Working mothers are struggling to financially support their families and have quality time at home, according to a CareerBuilder survey.
More than one-third (35 per cent) of 484 working moms and 44 per cent of 836 working dads in the United States said they are the sole financial providers for their households. However, working moms were three times as likely to earn less than US$35,000, while working dads were more than twice as likely to earn US$50,000 or more and nearly three times as likely to earn six figures.
Forty-five per cent of working moms who are the sole financial providers for their households earn less than US$35,000, compared to 15 per cent of working dads who are the sole breadwinners. Twenty-eight per cent of these moms earn US$50,000 or more compared to 63 per cent of men. Seven per cent of these moms earn six figures compared to 18 per cent of men.
In addition to financial challenges, heavier workloads and longer hours are resulting in less quality time at home, found CareerBuilder. One-quarter (25 per cent) of all working moms said they spend two hours or less with their children each work day, up from 17 per cent in 2010. Twenty-four per cent take work home at least once a week.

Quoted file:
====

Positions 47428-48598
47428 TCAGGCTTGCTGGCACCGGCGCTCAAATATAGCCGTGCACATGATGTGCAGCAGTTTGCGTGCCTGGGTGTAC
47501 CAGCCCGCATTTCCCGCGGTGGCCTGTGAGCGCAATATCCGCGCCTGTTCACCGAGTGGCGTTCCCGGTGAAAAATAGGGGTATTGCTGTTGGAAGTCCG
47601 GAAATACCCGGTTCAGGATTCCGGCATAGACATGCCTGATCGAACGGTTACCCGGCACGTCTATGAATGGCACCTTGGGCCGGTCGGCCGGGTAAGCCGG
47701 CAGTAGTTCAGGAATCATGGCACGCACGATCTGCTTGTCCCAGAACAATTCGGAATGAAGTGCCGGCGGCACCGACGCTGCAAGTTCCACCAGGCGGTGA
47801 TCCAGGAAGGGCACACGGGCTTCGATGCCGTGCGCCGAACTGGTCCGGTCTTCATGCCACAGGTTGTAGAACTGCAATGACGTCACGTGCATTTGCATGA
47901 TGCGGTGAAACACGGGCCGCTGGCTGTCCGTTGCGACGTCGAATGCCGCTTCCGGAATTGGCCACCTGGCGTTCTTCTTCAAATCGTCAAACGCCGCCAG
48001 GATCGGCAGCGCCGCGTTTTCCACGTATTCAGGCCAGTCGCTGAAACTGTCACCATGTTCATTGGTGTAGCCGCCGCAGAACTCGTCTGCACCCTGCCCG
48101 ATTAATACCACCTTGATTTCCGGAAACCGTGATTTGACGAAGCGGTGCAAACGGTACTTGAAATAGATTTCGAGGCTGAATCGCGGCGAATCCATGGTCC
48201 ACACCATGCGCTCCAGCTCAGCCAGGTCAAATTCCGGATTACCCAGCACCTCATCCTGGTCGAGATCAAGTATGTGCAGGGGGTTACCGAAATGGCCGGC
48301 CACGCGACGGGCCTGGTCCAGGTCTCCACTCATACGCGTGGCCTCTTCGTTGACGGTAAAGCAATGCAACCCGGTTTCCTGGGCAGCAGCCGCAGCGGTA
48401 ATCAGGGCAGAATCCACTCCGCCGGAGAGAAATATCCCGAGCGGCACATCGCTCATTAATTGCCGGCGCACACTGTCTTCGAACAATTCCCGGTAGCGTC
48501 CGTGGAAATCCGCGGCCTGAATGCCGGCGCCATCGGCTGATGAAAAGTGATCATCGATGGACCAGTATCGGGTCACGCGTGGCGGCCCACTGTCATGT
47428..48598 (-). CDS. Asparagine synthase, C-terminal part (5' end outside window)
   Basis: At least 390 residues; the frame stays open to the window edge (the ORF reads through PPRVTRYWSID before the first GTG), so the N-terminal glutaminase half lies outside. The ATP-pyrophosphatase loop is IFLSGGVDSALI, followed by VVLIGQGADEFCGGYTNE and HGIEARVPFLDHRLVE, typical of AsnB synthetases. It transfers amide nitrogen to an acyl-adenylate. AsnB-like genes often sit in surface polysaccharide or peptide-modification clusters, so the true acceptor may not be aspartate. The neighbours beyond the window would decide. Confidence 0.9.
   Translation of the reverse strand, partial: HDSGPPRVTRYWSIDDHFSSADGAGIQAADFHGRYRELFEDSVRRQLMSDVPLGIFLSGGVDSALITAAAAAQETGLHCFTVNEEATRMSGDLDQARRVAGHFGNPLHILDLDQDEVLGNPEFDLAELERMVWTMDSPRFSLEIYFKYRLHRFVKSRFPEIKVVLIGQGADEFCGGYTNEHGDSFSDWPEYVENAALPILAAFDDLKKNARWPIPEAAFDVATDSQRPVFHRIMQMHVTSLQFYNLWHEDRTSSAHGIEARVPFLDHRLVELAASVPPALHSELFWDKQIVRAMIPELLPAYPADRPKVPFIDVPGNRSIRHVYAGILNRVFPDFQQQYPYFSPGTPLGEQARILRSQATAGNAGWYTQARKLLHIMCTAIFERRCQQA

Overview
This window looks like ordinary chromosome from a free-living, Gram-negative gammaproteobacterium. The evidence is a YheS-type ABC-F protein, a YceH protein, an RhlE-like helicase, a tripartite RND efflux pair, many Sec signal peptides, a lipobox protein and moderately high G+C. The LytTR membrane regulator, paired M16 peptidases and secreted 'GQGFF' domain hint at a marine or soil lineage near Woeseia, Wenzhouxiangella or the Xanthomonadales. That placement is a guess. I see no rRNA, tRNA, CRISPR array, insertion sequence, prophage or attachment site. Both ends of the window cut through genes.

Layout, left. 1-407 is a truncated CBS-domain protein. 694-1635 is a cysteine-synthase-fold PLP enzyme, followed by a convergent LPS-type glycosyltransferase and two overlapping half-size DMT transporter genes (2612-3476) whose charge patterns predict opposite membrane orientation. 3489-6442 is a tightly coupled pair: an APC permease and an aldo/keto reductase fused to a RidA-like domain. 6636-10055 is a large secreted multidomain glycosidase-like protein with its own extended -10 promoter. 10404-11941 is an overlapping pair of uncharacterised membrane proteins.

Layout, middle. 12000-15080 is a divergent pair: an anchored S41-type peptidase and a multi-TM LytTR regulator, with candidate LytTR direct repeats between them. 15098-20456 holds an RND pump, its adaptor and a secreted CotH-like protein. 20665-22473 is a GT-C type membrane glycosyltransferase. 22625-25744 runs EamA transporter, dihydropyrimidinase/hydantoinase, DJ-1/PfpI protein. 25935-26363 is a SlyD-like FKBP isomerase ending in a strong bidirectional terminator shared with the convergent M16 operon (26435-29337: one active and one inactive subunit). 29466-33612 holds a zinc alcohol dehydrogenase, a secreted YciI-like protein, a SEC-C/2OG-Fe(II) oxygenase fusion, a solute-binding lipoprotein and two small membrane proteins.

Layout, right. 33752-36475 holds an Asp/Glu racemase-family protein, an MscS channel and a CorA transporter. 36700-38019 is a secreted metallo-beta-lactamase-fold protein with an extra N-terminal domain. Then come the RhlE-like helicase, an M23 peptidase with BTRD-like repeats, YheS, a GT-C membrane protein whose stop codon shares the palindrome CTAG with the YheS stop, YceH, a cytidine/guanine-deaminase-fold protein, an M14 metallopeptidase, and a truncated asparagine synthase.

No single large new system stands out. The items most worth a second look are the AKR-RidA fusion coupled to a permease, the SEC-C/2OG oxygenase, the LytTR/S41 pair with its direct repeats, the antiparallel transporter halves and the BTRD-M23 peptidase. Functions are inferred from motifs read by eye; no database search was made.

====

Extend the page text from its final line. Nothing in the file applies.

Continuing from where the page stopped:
Finding a better work-life balance is a critical issue for working moms — 31 per cent of all working moms said they would take a job with less pay if it meant they could spend more time with their children.
"While all indications point to economic recovery, working moms are still waiting to feel the effects," said Hope Gurion, chief development officer at CareerBuilder. "However, these moms possess a great deal of resourcefulness and resilience and continue to provide for their families. While moms say they would give up things, including pay, to spend more time with their children, they are making the most of the time they do have and getting creative in work arrangements.”